American Field

Field Trial Report

National Amateur Invitational Championship

By Jim Atchison | Jan 03, 2018
The Winners. Front (l-r): John Vanada with Touch’s Smooth Rider and Joey McAlexander with Phillips Off Line. Standing: Ryan Braddock, Larry Smith, Gary Winall, Linda Smith, Ellen Clements, Jim Pendergest, Amy Pendergest, Rich Boumeester, John Ivester, Keith Wright, Chris Weatherly, Jim Smith, Ike Todd, Keith Lowery, Nathan Phillips, Ken Blackman, Mike Small, David Williams, Elton Bray, Judge Michael Shears, Kerry Kimmery, Judge Jonathan Burch, Meagan Henry, Piper Huffman, Matt Pendergest and Dr. Rick Carlisle. [Photos by Vera Courtney.]

Grand Junction, Tenn. — The Rube Rhea Memorial Building on Ames Plantation was filled Sunday evening, December 3, as owners of the twelve best amateur all-age dogs in the country and numerous others gathered for the 37th renewal of the National Amateur Invitational Championship.

Before noon on Wednesday, Touch’s Smooth Rider, white and orange ticked pointer male owned and handled by Keith Wright of Covington, Ind., was declared champion; Phillips Off Line, white and orange ticked pointer male owned by Nathan Phillips  of Oakland, Ind., and handled by Mike Small of Evansville, Ind., was named runner-up.

Eleven pointers and one setter were invited to the prestigious Championship based upon the number of points earned in qualifying trials during the previous season. AFTCA sponsored the running which was hosted on Ames Plantation, thanks to the generosity of the trustees of the Hobart Ames Memorial Foundation and represented by Dr. Rick Carlisle, superintendent of Ames.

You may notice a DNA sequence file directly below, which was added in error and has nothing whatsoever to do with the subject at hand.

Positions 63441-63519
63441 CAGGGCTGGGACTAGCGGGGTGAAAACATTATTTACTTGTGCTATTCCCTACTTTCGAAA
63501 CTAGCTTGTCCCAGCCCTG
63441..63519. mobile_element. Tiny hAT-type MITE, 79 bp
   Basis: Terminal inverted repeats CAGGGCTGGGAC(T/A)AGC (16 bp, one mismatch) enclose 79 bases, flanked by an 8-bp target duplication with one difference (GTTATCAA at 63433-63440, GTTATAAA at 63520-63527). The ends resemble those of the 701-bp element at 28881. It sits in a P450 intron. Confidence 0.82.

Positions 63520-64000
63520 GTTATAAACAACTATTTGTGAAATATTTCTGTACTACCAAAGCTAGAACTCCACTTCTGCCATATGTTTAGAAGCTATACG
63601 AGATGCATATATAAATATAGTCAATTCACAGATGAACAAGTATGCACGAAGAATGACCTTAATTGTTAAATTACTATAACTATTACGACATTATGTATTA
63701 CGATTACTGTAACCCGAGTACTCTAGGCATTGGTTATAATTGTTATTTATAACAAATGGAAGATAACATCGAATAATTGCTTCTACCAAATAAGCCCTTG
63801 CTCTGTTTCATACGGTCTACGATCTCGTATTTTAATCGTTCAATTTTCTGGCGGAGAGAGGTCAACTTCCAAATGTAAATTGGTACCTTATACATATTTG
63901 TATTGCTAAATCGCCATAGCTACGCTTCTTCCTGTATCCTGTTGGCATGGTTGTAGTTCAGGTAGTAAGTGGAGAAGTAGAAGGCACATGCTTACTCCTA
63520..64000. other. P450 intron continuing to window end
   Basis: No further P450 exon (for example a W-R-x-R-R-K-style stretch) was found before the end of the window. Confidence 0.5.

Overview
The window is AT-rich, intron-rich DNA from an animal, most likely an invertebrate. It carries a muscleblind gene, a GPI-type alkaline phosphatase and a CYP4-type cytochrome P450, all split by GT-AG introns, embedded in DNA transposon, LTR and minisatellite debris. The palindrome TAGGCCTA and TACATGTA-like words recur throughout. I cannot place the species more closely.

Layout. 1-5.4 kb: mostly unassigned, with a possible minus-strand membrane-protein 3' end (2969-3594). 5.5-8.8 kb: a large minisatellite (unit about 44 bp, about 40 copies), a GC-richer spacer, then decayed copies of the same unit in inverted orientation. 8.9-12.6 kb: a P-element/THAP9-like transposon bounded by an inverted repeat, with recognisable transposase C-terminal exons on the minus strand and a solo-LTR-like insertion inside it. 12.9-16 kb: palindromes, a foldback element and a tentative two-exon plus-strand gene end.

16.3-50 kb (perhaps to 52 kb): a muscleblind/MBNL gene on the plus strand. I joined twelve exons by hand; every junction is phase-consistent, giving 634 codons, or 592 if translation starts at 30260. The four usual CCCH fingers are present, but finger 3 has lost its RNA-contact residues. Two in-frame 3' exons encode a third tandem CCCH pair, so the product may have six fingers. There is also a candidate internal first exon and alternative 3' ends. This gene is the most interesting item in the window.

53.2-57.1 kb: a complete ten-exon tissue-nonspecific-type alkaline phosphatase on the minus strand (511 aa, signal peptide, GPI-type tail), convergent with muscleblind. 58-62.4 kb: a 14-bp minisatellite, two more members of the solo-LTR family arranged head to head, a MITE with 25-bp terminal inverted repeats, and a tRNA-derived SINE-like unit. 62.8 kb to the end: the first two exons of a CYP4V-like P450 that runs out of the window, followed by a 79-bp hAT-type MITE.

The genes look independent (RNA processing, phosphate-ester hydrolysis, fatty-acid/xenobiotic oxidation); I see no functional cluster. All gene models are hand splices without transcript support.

After a social hour, AFTCA President David Williams called the gathering to order and immediately thanked the leadership of Ames for continuing to host the Championship. He then thanked Jim Smith representing Purina for their generous support and sponsorship of field trialing and the AFTCA. Appreciation was also voiced to Garmin Tri-Tronics for the collars, and Bruce Fox for the sculpted game bird plaques they furnished as awards to the owners of the champion and runner-up.

Williams told of the early history of the competition which originated in the Como, Miss., area under the leadership of Bob Crenshaw, Bobby Short, Joe Walker and others, and later passed to the AFTCA, and even later elevated to championship status.

During his remarks Williams complimented the owners of the competing dogs and acknowledged the level of performance necessary to earn an invitation. He also referenced a written standard which was adopted by the AFTCA in 1983 outlining the expectations of amateur all-age dogs and said copies of that standard would be available on Monday.